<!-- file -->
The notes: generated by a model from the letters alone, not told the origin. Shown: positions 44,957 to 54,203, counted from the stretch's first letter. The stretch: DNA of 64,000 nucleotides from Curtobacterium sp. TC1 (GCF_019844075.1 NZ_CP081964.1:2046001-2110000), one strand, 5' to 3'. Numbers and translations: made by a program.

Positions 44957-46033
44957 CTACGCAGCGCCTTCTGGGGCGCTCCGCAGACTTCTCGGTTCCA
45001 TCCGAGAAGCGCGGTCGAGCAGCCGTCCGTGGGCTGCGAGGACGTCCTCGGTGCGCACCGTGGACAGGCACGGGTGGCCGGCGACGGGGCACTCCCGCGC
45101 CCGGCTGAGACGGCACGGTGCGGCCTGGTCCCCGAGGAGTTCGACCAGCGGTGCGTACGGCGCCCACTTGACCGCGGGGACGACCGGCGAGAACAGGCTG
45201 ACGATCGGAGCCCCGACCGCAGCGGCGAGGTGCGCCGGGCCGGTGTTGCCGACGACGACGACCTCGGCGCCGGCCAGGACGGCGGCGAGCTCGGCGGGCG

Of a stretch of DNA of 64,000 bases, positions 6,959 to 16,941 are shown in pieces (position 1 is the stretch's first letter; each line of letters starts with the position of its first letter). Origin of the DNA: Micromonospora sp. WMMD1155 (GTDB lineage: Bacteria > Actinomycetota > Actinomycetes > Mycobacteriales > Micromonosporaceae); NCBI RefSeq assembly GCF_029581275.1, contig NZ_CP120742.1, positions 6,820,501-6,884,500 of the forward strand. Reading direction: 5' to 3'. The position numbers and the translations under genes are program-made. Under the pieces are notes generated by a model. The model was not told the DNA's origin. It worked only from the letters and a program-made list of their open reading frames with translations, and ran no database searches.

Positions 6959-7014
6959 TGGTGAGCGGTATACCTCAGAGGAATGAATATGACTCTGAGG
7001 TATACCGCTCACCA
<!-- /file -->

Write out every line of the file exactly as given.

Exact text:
The notes: generated by a model from the letters alone, not told the origin. Shown: positions 44,957 to 54,203, counted from the stretch's first letter. The stretch: DNA of 64,000 nucleotides from Curtobacterium sp. TC1 (GCF_019844075.1 NZ_CP081964.1:2046001-2110000), one strand, 5' to 3'. Numbers and translations: made by a program.

Positions 44957-46033
44957 CTACGCAGCGCCTTCTGGGGCGCTCCGCAGACTTCTCGGTTCCA
45001 TCCGAGAAGCGCGGTCGAGCAGCCGTCCGTGGGCTGCGAGGACGTCCTCGGTGCGCACCGTGGACAGGCACGGGTGGCCGGCGACGGGGCACTCCCGCGC
45101 CCGGCTGAGACGGCACGGTGCGGCCTGGTCCCCGAGGAGTTCGACCAGCGGTGCGTACGGCGCCCACTTGACCGCGGGGACGACCGGCGAGAACAGGCTG
45201 ACGATCGGAGCCCCGACCGCAGCGGCGAGGTGCGCCGGGCCGGTGTTGCCGACGACGACGACCTCGGCGCCGGCCAGGACGGCGGCGAGCTCGGCGGGCG

Of a stretch of DNA of 64,000 bases, positions 6,959 to 16,941 are shown in pieces (position 1 is the stretch's first letter; each line of letters starts with the position of its first letter). Origin of the DNA: Micromonospora sp. WMMD1155 (GTDB lineage: Bacteria > Actinomycetota > Actinomycetes > Mycobacteriales > Micromonosporaceae); NCBI RefSeq assembly GCF_029581275.1, contig NZ_CP120742.1, positions 6,820,501-6,884,500 of the forward strand. Reading direction: 5' to 3'. The position numbers and the translations under genes are program-made. Under the pieces are notes generated by a model. The model was not told the DNA's origin. It worked only from the letters and a program-made list of their open reading frames with translations, and ran no database searches.

Positions 6959-7014
6959 TGGTGAGCGGTATACCTCAGAGGAATGAATATGACTCTGAGG
7001 TATACCGCTCACCA